I was the victime of an office bully who was the HR manager. She turned on me when I began to expose how she was treating other employees. The sad part, my boss did nothing about it. The HR manager made up comments that were not actually made by other employees so employees would turn against each other and accused me of upsetting her assistant with an email I wrote. When I confronted her assistant, none of it was true, but it was then her assistant broke down in my office crying and told me how she hated her boss.
—mixster123

GM hires a manager's son - my hours cut

My GM hires the manager's 20 year old son..and my hours were cut. I only work 12 to17 hours a week. I've been working there for 4 years. I don't feel like it's fair. I just want to know is this even legal? It's been going on for a month already. I'm so ready to quit.....
—Guest linnette

Conflicts of interest

Supervisorss push you to invest a large amount of money and then say it's gone. Who do you get your money back with out losing your job going back and forth with you boss?
—Guest guest

Theft

My boss does nothing all day and can't enhance performance as he lacks the skills and knowledge himself. I brought this to the attention of upper management who also denied the allegations and disagree that sitting and gossiping is company theft and harassment which depletes work ethic all around.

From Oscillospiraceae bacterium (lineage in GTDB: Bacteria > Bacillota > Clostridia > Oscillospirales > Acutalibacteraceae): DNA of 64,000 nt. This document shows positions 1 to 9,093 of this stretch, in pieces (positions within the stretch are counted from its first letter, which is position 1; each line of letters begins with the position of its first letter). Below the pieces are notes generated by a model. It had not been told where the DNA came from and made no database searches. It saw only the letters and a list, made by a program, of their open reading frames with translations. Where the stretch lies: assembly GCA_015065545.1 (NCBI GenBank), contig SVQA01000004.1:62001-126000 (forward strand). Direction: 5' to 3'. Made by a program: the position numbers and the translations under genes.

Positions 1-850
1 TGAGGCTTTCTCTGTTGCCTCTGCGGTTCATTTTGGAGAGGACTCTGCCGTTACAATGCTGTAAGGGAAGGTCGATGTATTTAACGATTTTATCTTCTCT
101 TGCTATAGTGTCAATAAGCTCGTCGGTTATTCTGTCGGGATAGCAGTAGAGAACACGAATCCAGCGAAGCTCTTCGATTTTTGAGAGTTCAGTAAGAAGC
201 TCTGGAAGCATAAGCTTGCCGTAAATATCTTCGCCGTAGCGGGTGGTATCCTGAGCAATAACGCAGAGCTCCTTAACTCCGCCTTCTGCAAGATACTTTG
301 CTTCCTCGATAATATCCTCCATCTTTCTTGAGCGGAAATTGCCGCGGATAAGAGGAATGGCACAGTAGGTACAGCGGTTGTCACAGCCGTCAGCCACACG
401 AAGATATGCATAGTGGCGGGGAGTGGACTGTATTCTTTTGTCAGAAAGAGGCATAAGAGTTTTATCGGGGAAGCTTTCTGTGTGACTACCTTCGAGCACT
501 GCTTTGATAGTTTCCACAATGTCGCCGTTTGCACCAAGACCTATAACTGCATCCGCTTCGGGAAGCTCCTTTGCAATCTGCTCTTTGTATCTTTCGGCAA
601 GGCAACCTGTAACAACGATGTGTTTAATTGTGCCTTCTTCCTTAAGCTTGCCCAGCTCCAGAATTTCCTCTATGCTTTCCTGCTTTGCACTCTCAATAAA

—Guest Hopelessly fighting

Business Ethics Failures by an Employee

I have been working for this company for over 2 years now. About 6 months ago they hired a new employee and he calls on my clients and steals revenue from me and because the accounts are not under my name (because you have to work with them for 6 months before they can be your client) there is nothing the management will do. Our company policy is you are not allowed to call on a client if a current rep has worked with the client for the past 90 days. When I pointed this out to management, all they did was talk to him, like don't do it again, but of course he has done it to me 3 times.
—Guest Ready to quit

HR sister

Our HR hired her little sister to do work and she doesn't do anything. She hides for hours. When visitors and other employees complained, the employees were written up for harassment. They have even hired one of her friends and all they have to to is run and complain and that person is reprimanded. That employee doesn't even get a chance to defend themselves. I have had this personally done to me just because I asked one of them to do something they didn't want to do. I just needed to get this out. (Get out of there if you can.)
—Guest peanut

BrotherHood